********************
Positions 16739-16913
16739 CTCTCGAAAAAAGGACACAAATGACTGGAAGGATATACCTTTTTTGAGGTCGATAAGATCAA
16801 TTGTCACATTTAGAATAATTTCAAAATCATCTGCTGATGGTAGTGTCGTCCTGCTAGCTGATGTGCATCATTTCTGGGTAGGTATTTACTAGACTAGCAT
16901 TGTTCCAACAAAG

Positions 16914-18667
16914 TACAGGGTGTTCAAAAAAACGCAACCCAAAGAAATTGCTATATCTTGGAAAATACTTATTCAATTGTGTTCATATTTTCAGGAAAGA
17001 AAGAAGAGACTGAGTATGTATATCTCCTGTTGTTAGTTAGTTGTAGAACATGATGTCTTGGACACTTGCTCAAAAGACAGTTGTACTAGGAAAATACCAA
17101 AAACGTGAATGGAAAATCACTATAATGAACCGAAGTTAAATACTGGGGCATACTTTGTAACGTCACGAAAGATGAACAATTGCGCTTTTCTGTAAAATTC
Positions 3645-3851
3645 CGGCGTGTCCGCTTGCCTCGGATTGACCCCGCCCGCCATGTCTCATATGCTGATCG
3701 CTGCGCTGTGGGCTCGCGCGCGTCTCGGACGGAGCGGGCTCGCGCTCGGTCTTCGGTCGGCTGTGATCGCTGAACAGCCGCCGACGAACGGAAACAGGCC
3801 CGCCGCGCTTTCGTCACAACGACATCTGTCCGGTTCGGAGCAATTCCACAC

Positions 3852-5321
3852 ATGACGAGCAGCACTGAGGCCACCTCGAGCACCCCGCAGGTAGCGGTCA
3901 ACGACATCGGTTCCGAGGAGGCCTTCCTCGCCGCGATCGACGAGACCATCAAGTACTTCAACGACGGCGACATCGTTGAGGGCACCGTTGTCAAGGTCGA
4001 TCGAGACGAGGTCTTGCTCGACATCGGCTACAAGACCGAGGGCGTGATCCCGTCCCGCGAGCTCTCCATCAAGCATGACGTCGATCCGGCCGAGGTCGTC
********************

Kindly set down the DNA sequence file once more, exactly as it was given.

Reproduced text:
Positions 16739-16913
16739 CTCTCGAAAAAAGGACACAAATGACTGGAAGGATATACCTTTTTTGAGGTCGATAAGATCAA
16801 TTGTCACATTTAGAATAATTTCAAAATCATCTGCTGATGGTAGTGTCGTCCTGCTAGCTGATGTGCATCATTTCTGGGTAGGTATTTACTAGACTAGCAT
16901 TGTTCCAACAAAG

Positions 16914-18667
16914 TACAGGGTGTTCAAAAAAACGCAACCCAAAGAAATTGCTATATCTTGGAAAATACTTATTCAATTGTGTTCATATTTTCAGGAAAGA
17001 AAGAAGAGACTGAGTATGTATATCTCCTGTTGTTAGTTAGTTGTAGAACATGATGTCTTGGACACTTGCTCAAAAGACAGTTGTACTAGGAAAATACCAA
17101 AAACGTGAATGGAAAATCACTATAATGAACCGAAGTTAAATACTGGGGCATACTTTGTAACGTCACGAAAGATGAACAATTGCGCTTTTCTGTAAAATTC
Positions 3645-3851
3645 CGGCGTGTCCGCTTGCCTCGGATTGACCCCGCCCGCCATGTCTCATATGCTGATCG
3701 CTGCGCTGTGGGCTCGCGCGCGTCTCGGACGGAGCGGGCTCGCGCTCGGTCTTCGGTCGGCTGTGATCGCTGAACAGCCGCCGACGAACGGAAACAGGCC
3801 CGCCGCGCTTTCGTCACAACGACATCTGTCCGGTTCGGAGCAATTCCACAC

Positions 3852-5321
3852 ATGACGAGCAGCACTGAGGCCACCTCGAGCACCCCGCAGGTAGCGGTCA
3901 ACGACATCGGTTCCGAGGAGGCCTTCCTCGCCGCGATCGACGAGACCATCAAGTACTTCAACGACGGCGACATCGTTGAGGGCACCGTTGTCAAGGTCGA
4001 TCGAGACGAGGTCTTGCTCGACATCGGCTACAAGACCGAGGGCGTGATCCCGTCCCGCGAGCTCTCCATCAAGCATGACGTCGATCCGGCCGAGGTCGTC